Nebraska Moments

By Donald R. Hickey; Susan A. Wunder et al. | Go to book overview

26. Nebraska’s Would-be Vice Presidents

The presidential election of 1924 was one of the most amazing presidential elections in American history, and Nebraska played a very prominent role in it. Two of its favorite sons were unlikely candidates of the major parties, Charles Gates Dawes for the Republicans and Charles Wayland Bryan for the Democrats, and both parties had considerable difficulties in making their choices.

It all began with the convening of the Republican Convention on June 20, 1924, in Cleveland, Ohio. It was the very first convention covered by radio. Incumbent President Calvin Coolidge had succeeded President Warren G. Harding when Harding died of food poisoning while on a West Coast train trip. Although Coolidge had not stood for election as president before, the nation seemed reasonably calm, and so the Republicans opted to nominate him as their standard bearer. Perhaps because of the radio coverage, the longest speech ever delivered at a political convention was given placing the taciturn and remote Coolidge in nomination.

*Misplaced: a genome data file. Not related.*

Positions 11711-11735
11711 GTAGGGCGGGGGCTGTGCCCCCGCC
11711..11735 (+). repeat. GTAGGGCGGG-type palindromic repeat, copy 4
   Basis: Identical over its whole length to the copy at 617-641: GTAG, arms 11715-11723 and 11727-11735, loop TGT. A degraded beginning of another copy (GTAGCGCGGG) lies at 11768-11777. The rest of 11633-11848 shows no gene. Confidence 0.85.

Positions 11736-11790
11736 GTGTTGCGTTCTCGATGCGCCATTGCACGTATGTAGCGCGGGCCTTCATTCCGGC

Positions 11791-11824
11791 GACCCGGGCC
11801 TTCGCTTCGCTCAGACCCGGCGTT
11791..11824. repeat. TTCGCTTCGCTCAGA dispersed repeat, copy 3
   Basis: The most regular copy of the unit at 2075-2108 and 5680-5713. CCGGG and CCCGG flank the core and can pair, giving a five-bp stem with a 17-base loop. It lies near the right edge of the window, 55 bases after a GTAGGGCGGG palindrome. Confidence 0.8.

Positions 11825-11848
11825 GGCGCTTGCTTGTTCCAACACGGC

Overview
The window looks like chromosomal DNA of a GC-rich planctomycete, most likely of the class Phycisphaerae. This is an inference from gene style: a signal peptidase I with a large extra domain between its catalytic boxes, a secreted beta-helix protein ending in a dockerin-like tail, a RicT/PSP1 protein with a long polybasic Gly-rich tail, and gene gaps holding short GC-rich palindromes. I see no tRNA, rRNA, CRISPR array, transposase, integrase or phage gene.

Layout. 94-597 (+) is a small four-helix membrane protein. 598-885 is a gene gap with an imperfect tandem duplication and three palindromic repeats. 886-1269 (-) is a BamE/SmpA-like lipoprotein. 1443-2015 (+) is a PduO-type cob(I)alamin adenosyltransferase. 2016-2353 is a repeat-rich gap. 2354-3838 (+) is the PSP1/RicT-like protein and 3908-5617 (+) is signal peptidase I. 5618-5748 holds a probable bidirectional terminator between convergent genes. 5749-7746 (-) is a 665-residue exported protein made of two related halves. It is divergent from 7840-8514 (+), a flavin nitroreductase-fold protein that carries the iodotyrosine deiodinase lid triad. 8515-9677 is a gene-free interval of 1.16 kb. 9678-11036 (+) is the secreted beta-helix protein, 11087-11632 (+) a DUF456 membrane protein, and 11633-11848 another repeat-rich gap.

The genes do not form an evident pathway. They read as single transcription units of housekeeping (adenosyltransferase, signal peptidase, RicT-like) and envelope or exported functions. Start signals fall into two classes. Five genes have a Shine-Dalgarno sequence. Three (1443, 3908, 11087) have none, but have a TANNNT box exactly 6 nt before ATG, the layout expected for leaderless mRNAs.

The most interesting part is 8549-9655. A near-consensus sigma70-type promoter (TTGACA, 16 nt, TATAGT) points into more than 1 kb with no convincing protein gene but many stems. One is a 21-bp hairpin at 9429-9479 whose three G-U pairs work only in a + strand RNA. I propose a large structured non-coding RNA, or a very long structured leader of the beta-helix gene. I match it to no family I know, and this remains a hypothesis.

Then on June 22, another first occurred in American political history. Since Coolidge did not choose his running mate, the convention turned on its own to the governor of Illinois, Frank O. Lowden. Many delegates felt Governor Lowden had been cheated out of the 1920 nomination by a decision made in smoke-filled rooms, so he was a popular choice. Lowden, however, did not wish to be vice president, and he flatly turned it down. This had never happened before, so the convention had to choose another vice-presidential candidate.

One person who knew that Lowden would turn down the vice-presidential nomination was Mark Woods of Lincoln. Woods, who thought of himself as somewhat of a politico, had been the prime promoter of

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